Expect More NSA Revelations Soon, Says Glenn Greenwald

Greenwald gives testimony at senate hearing in Brazil

Expect new spying revelations "within the next 10 days or so," Guardian journalist Glenn Greenwald said on Tuesday during testimony at a Brazilian Senate committee hearing.

Telling the group of lawmakers that he had received between 15,000 and 20,00 documents from NSA whistleblower Edward Snowden, the Rio-based Greenwald said that the NSA surveillance stories that have been published so far represent just "a small portion" of the revelations. "There will certainly be more revelations on the espionage activities of the US government and allied governments (...) on how they have penetrated the communications systems of Brazil and Latin America" to come, he said.

"The pretext [given by Washington] for the spying is only one thing: terrorism and the need to protect the [American] people," RTquotes Greenwald as saying. "But the reality is that there are many documents which have nothing to do with terrorism or national security, but have to do with competition with other countries, in the business, industrial and economic fields."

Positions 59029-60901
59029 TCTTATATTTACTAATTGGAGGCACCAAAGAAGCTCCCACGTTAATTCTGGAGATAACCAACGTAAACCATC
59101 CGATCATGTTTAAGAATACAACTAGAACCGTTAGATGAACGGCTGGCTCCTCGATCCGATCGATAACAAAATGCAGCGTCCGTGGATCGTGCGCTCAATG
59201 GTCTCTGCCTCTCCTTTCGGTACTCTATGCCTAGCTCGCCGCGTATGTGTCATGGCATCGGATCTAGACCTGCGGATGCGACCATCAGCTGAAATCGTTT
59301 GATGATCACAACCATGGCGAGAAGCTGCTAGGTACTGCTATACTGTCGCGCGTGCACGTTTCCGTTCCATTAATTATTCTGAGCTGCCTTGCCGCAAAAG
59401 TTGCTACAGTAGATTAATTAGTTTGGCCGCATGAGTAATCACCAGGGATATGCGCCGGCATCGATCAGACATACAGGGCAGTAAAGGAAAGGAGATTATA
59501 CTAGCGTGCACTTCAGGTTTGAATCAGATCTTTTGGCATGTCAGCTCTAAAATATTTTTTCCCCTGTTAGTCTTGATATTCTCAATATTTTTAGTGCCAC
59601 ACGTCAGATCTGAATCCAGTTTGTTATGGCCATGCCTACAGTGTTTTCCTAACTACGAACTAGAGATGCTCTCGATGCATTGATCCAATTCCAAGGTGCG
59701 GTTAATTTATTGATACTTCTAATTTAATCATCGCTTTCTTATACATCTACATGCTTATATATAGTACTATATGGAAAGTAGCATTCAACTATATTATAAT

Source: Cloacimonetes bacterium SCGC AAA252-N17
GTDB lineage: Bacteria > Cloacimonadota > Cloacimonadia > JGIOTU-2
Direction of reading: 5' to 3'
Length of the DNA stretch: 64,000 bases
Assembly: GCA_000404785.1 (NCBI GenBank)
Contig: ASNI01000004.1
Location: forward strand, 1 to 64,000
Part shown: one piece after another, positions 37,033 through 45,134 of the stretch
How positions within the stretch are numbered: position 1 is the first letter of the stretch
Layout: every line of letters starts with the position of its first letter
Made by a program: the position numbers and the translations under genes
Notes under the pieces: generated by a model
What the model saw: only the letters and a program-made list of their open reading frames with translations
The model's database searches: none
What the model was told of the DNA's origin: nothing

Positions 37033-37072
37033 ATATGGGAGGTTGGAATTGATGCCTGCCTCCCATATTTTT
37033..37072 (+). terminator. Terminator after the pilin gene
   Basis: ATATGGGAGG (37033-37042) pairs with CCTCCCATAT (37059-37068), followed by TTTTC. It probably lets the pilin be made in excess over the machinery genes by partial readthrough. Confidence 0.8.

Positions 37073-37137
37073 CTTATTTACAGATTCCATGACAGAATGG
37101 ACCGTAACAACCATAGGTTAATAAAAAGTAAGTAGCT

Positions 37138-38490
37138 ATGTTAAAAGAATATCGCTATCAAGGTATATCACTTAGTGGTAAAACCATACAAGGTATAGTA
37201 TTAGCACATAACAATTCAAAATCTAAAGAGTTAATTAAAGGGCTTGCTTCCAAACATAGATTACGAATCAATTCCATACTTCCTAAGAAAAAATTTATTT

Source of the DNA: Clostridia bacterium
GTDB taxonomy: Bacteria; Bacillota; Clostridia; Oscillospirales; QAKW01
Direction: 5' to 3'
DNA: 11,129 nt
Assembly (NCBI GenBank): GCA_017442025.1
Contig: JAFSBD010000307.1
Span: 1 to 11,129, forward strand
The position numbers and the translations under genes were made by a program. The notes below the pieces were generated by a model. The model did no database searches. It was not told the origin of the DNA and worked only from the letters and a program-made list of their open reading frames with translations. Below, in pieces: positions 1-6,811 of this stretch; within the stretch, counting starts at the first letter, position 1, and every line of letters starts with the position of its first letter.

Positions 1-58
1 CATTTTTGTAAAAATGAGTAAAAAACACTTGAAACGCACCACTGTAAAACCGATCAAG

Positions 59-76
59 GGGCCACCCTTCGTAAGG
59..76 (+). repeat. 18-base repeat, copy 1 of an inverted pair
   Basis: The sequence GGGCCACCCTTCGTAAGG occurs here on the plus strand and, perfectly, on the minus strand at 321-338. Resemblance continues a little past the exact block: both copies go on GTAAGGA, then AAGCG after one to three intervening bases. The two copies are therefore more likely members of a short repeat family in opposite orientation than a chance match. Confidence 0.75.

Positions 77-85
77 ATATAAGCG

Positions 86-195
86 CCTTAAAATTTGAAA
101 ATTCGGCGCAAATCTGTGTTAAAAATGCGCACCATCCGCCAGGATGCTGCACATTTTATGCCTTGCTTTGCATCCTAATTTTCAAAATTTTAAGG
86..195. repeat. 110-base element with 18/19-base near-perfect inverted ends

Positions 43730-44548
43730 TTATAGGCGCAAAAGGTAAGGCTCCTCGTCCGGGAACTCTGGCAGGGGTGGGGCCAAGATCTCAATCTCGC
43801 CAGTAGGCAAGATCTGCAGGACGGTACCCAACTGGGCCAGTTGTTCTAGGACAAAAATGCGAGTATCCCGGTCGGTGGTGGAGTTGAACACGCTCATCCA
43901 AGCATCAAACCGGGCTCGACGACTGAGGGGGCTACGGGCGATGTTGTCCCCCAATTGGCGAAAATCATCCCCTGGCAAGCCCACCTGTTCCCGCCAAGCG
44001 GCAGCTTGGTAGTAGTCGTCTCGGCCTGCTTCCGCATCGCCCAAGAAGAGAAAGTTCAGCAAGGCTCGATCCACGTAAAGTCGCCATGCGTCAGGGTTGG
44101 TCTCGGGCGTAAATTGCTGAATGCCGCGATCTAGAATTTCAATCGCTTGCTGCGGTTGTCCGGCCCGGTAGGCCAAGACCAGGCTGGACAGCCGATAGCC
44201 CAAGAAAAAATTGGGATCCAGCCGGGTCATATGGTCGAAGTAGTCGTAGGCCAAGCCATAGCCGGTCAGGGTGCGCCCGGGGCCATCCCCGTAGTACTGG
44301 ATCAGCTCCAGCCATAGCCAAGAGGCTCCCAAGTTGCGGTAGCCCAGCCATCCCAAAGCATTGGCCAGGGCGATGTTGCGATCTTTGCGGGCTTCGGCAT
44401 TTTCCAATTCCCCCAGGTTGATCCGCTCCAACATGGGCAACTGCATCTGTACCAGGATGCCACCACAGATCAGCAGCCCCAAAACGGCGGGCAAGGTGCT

A group of activists came to the public hearing, some carrying Edward Snowden masks. Some senators showed signs of support for the whistleblower by borrowing the activists' masks. One senator to do so was Eduardo Suplicy, who is seen at the hearing in this tweet below:

As TechDirtsees it, "Politicians in key countries not just supporting Snowden but wearing masks with his face on it shows just how badly the US government is losing the battle for public perception on this issue."

Greenwald said that "The Brazilian government is showing much more anger in public than it is showing in private discussions with the US government. All governments are doing this, even in Europe," Euronews reports.

He added that he has communicated almost daily with Snowden, who he reports is doing "very well," and that the whistleblower "is very pleased with the debate that is arising in many countries around the world on internet privacy and U.S. spying. It is exactly the debate he wanted to inform."


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